Kostyenko, Dmitriy Gennad’yevich (1967–). Moscow sociologist and journalist. In 1989 became an anarcho-communist, joined KAS, then was one of the organizers of the “Initiative of Revolutionary Anarchists” and chairman of the “Studyencheskaya zashchita” [Student Defense] alliance. Pioneer of the “orange movement” in the USSR. Editor of the publications Velikiy otkaz [The Great refusal] (1990–1991), Chornaya zvesda [Black Star] (1992–1994), Noviy Nestor [The New Nestor] (1994–1996). From the mid-1990s was connected with Maoist groups, promoted the practice of Juche (the ideology of North Korea), joined the National Bolshevik Party, in connection with which he was accused of deliberately discrediting the anarchist movement and provocation. Ceased political activity at the start of the 2000s.

KPSS [Communist Party of the Soviet Union]. Name of the Soviet Marxist-Leninist party ever since 1952. The ruling and only legal party of the USSR until it was banned in 1991.

Kronstadt Revolt. Uprising of sailors of the Baltic fleet and workers of the city of Kronstadt against the Bolshevik regime in March 1921. Strongly influenced by anarchist ideas. Suppressed by the Bolsheviks with great brutality.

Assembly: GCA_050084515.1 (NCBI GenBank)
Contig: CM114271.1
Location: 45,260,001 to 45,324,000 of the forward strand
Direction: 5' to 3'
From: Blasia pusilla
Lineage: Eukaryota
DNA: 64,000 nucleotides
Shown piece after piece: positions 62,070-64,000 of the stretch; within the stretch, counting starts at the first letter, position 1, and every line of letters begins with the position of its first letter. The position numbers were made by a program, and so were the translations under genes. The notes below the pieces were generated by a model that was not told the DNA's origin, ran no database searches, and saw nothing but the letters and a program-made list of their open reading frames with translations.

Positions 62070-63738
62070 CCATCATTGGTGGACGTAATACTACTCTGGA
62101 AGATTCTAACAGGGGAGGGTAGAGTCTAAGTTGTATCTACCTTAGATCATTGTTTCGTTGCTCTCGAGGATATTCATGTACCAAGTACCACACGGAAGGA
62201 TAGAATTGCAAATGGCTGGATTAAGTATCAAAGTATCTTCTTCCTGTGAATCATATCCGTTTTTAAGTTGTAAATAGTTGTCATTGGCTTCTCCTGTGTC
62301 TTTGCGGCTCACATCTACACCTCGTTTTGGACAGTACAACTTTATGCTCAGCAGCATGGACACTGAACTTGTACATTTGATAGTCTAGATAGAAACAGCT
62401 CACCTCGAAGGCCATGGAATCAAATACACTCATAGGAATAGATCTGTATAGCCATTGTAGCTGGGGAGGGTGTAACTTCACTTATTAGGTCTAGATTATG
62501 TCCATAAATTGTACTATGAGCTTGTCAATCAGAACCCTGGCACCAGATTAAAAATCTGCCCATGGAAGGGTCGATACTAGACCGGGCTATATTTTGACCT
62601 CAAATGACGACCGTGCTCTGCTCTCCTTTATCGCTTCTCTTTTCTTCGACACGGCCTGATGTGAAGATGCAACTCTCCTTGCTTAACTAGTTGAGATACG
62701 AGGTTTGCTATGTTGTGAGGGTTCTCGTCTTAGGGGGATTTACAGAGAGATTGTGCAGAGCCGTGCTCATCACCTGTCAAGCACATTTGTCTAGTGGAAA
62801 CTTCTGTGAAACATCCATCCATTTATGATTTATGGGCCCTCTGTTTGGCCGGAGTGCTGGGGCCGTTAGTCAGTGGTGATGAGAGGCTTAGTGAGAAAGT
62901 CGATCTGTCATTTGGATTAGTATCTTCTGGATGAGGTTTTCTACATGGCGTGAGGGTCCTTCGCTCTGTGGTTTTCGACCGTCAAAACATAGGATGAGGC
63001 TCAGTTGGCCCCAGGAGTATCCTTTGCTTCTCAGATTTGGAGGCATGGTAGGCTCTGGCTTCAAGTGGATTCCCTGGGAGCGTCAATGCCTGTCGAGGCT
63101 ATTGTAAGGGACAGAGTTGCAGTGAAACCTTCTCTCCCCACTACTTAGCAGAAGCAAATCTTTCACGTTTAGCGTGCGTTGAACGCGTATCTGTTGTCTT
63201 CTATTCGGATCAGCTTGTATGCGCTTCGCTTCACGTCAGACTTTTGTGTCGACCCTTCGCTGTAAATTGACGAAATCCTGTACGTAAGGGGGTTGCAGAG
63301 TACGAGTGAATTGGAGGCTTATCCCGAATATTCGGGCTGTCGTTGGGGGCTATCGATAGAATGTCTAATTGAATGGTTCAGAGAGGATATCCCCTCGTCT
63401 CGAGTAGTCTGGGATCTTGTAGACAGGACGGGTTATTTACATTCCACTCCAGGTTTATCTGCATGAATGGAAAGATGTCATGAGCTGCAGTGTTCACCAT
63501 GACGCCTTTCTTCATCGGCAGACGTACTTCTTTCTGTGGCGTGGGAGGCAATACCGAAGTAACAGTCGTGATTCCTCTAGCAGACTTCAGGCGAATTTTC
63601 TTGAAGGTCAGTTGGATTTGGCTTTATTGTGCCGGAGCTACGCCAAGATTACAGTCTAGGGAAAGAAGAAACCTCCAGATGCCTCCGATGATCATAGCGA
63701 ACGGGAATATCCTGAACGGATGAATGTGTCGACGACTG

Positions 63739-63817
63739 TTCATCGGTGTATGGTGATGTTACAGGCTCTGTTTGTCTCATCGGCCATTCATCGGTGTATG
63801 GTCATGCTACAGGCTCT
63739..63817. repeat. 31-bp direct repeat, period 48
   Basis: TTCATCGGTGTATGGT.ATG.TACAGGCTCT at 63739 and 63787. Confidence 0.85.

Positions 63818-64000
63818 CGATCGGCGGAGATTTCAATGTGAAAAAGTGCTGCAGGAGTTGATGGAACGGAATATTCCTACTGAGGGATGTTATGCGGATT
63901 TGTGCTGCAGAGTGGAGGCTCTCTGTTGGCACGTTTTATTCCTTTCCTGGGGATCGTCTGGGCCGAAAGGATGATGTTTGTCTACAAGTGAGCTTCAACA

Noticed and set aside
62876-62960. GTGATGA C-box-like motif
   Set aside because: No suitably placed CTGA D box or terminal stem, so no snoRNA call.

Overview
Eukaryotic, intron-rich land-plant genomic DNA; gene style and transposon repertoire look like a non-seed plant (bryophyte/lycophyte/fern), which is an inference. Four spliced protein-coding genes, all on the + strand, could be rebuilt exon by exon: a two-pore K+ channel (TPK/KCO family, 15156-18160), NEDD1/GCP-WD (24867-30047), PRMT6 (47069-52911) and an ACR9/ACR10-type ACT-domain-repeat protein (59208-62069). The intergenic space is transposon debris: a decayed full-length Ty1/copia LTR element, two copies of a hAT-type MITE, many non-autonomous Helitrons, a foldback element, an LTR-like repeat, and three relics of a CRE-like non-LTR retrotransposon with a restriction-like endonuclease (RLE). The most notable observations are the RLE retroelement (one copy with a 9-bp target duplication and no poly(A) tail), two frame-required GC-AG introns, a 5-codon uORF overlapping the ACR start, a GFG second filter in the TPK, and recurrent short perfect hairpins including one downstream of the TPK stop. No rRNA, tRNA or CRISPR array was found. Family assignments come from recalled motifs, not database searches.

Krylov, Mikhail Alekseyevich (1966–). Miner-tunneller, union activist from Donetsk. From 1989 one of the leaders of the independent labor movement in the USSR. Head of the Donetsk Independent Union of Miners of Ukraine and the city strike committee during the general strike of miners in 1996. When the strike was crushed, he was arrested and sentenced to two years of prison, but was soon released under the terms of an amnesty. In the mid-1990s he sympathized with the anarchists and worked closely with RKAS. Today he continues to head the DNPGU.

Left Association of Youth (LOM).  Left-radical organization of Kiev, created in March 1993. Brought together supporters of various socialist tendencies from social-democracy to anarchism, with a predominance of Maoists and anarchists. Leaders: Vladimir Zadiraka, Vladimir Osipenko, Pavel Shidlovskiy. Despite its small membership (25 people), for a long time it was the most active left-wing organization in the capital of Ukraine. Dissolved at the end of the 1990s.